A pro-administration lawmaker on Saturday lauded President Rodrigo Duterte’s latest directive on the use of firecrackers.
At the same time, Camarines Sur Rep. Luis Raymund Villafuerte urged Congress to support it by coming up with stricter regulations on the sale, distribution, and use of pyrotechnic devices to help ensure a safer Christmas and New Year’s Day festivities for Filipinos.
“The Congress could show its unequivocal support for President Duterte’s fresh directive on stricter rules on the manufacture and use of firecrackers by passing new legislation requiring manufacturers, dealers and wholesale distributors of firecrackers and pyrotechnic devices to indicate the names and addresses of all their accredited retail stores, outlets, resellers to the Firearms and Explosives Office of the Philippine National Police [PNP-FEO],” said Villafuerte.
In Memorandum Order 31, Duterte directed the PNP, among others, to confiscate and destroy prohibited firecrackers and to suspend or revoke the licenses and permits of manufacturers found violating rules on the manufacture and sale of these devices.
This as Villafuerte pushed for the passage of his House Bill 8085—which he said, jibes with President Duterte’s MO 31 as it aims to improve the existing law covering firecrackers—Republic Act No. 7183—by requiring manufacturers, dealers, and wholesale distributors of firecrackers and pyrotechnic devices to report all of their accredited retail stores, outlets, re-sellers to the PNP-FEO.
Under Villafuerte’s bill, this requirement will now be a pre-requisite for the grant of a license to engage in the manufacture and wholesale distribution of firecrackers and pyrotechnic devices.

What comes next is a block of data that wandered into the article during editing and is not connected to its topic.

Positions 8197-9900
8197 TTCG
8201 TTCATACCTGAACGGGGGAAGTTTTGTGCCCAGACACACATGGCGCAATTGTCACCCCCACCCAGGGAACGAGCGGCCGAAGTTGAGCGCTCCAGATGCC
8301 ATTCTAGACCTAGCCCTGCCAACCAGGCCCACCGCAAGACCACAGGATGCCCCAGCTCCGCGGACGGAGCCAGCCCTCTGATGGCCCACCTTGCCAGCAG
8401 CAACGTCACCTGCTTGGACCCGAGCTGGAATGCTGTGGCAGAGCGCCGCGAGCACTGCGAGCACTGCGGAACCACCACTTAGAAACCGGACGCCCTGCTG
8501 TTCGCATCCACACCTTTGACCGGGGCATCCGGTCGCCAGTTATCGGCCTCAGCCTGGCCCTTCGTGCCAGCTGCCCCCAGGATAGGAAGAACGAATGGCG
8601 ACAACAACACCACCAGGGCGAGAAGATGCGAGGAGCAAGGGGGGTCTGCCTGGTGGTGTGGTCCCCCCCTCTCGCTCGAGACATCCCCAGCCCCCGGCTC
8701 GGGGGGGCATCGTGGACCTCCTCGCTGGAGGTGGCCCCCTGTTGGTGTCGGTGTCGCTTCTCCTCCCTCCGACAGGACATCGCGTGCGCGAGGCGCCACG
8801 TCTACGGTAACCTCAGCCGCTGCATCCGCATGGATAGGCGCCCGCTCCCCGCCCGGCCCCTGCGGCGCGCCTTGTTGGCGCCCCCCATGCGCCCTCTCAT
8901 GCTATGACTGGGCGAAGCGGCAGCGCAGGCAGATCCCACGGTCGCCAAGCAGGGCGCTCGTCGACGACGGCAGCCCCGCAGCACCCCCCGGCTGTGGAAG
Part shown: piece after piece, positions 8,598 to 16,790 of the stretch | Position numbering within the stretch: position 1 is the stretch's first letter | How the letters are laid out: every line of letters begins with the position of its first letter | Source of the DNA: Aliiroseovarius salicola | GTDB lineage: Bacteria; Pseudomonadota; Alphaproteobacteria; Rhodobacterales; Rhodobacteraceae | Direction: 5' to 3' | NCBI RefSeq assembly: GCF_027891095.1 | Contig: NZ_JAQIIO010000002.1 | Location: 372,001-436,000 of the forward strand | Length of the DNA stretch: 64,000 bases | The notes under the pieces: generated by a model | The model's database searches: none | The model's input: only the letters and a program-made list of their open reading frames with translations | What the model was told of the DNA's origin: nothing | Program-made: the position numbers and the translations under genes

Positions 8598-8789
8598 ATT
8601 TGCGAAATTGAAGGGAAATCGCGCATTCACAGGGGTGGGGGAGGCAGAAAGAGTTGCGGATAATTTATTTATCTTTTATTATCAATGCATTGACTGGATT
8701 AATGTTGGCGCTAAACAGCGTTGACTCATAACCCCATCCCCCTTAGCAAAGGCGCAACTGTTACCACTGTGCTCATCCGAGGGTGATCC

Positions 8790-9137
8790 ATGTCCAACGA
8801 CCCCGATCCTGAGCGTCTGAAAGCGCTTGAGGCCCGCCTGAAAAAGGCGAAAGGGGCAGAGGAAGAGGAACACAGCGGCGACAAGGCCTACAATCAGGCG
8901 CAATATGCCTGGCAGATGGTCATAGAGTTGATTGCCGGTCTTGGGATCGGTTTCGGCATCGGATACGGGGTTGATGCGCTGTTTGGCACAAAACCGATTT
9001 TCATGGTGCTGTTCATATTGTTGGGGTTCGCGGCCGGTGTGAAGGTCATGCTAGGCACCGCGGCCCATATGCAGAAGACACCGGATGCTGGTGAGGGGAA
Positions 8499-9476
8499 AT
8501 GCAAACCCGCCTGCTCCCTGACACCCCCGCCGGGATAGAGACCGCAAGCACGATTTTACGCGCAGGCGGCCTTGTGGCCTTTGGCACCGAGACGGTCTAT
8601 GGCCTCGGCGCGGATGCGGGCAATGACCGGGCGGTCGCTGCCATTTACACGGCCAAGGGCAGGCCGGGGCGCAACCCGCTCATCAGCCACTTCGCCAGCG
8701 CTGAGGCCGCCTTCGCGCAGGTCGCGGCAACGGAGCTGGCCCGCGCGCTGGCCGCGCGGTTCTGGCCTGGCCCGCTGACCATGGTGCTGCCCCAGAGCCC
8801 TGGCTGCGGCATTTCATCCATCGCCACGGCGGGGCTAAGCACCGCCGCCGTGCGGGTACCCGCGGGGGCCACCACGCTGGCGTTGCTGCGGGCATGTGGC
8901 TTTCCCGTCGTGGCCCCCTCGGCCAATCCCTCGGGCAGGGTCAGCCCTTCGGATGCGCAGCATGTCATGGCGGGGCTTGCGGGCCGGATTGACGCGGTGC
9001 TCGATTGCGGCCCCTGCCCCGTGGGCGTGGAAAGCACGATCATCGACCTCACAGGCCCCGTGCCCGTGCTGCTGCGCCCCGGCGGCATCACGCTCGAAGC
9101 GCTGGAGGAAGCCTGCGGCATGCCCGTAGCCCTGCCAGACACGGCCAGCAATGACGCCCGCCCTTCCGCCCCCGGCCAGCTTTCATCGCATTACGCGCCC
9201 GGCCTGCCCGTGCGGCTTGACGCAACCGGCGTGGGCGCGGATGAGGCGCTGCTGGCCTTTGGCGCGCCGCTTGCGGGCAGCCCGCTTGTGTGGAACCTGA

Stores, outlets, dealers, distributors and resellers are also required under Villafuerte’s HB 8085 to secure a permit to sell from the PNP before they can engage in the sale or distribution of firecrackers and pyrotechnic devices.
“There shall be a “one-store, one-permit” policy,” he said.
“The joy of celebrating the New Year with firecrackers is sometimes done with reckless abandon. The joy suddenly turns into horror when the use of firecrackers results in injuries, dismembered bodies, burned houses or death. Most of the time, the victims of the irresponsible use of firecrackers are innocent children,” said Villafuerte, as he underscored the need to put in place more rigid measures in regulating the sale of pyrotechnics.
In his proposal, Villafuerte said the selling of firecrackers and pyrotechnic devices in places other than those indicated by the licensed manufacturers, dealers, or wholesale distributors in their application for a license permit with the PNP-FEO and without the requisite permit shall be considered illegal.
Such violation “shall be cause for the confiscation of the products and being sold without prejudice to the penalties provided herein,” the bill states.
It is also punishable with a fine of not less than P100,000 but not more than P500,000, or imprisonment of not less than six months but not more than three years, or both, upon discretion of the court.
The bill also prohibits the sale of firecrackers or other pyrotechnic devices to all persons below 18 years old.
“Children using firecrackers and other pyrotechnic devices must be strictly under adult supervision,” Villafuerte said in his bill.
“Parents and guardians who shall knowingly instigate the purchase of fireworks or pyrotechnic devices by their minor child or ward shall be punished with a fine of P10,000,” the bill likewise states.